To start, understand historical sales volumes and account for recent sales trends. From there I could understand how many weeks of inventory supply we wanted to keep in the supply chain? Translating between different measures becomes key here. I communicated in terms of dollars to my finance partners, in cubic units to my DC partners, in terms of trailers for transportation, and weeks of supply (WOS) for my inventory leadership.
Each of the partners was given specific communication on timing and volumes by week, and key leadership partners were given recap information for actions taken and impacts it had across the organization. On top of the strategic action, all of the partners were able to understand total ownership cost and predict any capacity concerns before we encountered them along each step of the way in the supply chain. Field sites were able to communicate any concerns with strategy and execution, while leadership was willing to remove obstacles that stood in our way to effectively support our efforts.
Pt. 3: Increase Your Scope of Work
As operations managers in the field, we are tasked with creating daily plans on how much freight we can process based on the trailers available for inbound, current inventory levels for warehousing, and the number of outgoing orders we have to fulfill that day for outbound. We look at the available work and the staffing we have to do it. From there, we need to speak to how we are progressing to the total day plan and explain any major variances.
To do this, we need to know what the available work is - how many trailers are in the yard? How many cartons are on there? How many different items? What kind of freight is it? What are the downstream impacts to warehousing and outbound? And then I need to understand my staffing - how am I going to work each part of the process from receiving to inventory moves in the warehouse to outbound?
To do all of this effectively and be a leader of people there needs to be a degree of automation that you introduce into your job. Utilizing spreadsheet tools and/or programming to automate repetitive tasks can expand how much time you have to run your business effectively and manage your people. Instead of manually calculating our throughput, you can create a tool that calculates hourly throughput by job function so you can understand where and when overperformance or underperformance is located.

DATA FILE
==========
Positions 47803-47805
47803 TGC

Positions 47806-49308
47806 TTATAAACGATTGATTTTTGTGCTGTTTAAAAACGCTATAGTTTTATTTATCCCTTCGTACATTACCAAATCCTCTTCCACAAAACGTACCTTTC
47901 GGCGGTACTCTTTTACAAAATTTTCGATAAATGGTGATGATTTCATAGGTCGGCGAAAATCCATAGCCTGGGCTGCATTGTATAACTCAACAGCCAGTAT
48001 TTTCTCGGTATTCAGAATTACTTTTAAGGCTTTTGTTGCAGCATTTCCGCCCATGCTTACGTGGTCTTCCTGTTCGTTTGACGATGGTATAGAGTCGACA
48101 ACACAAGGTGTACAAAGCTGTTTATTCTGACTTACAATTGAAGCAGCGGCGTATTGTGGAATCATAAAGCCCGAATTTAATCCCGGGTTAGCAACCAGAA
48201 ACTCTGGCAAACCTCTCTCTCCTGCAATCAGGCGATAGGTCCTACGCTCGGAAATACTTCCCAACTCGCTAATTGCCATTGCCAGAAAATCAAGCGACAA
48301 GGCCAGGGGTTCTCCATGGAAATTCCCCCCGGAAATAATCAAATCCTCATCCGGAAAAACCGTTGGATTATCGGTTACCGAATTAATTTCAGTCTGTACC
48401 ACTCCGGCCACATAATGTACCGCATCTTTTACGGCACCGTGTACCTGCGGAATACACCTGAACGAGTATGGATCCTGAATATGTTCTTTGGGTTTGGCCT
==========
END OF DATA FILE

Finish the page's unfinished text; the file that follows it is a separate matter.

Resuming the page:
Similarly, I can pull historical team member performance to understand over the last 2 weeks to answer the question: how should I staff my team? Who is a top performer in each job function and how does that impact how much backlog I’m able to clear every day? By understanding team member performance by job function, I now have something rooted in data to make my plan for the day. The more realistic my plan is and the more I can reduce variability to what my plan, the better understanding I have of my business.
Increasing the scope of your job means removing tasks or obstacles that you might encounter daily. By automating these repetitive daily/weekly/routinely tasks, you can elevate the scope of your work rather than getting bogged down in executing mundane tasks.
By standardizing how we problem solve and communicate information, we can become more consistent and dependable partners. And when we make missteps, explaining our assumptions based on data becomes critical. Analysts and executives alike need data for the next iteration of problem solving since rarely is the first attempt the perfect solution. But by leveraging the information and overlaying key business context, you can successfully drive results and stand out from the crowd as you grow your professional career in data analytics.
About Jai Ugra
A young professional with industry experience in Supply Chain Management, Crisis Response, and Data Driven Decision Making.
Working for a leading Fortune 500 retail corporation, he has managed supply chain and logistics for a USD $850M portfolio. Alumni of the McCombs School of Business, The University of Texas at Austin with experience in data analytics and visualization.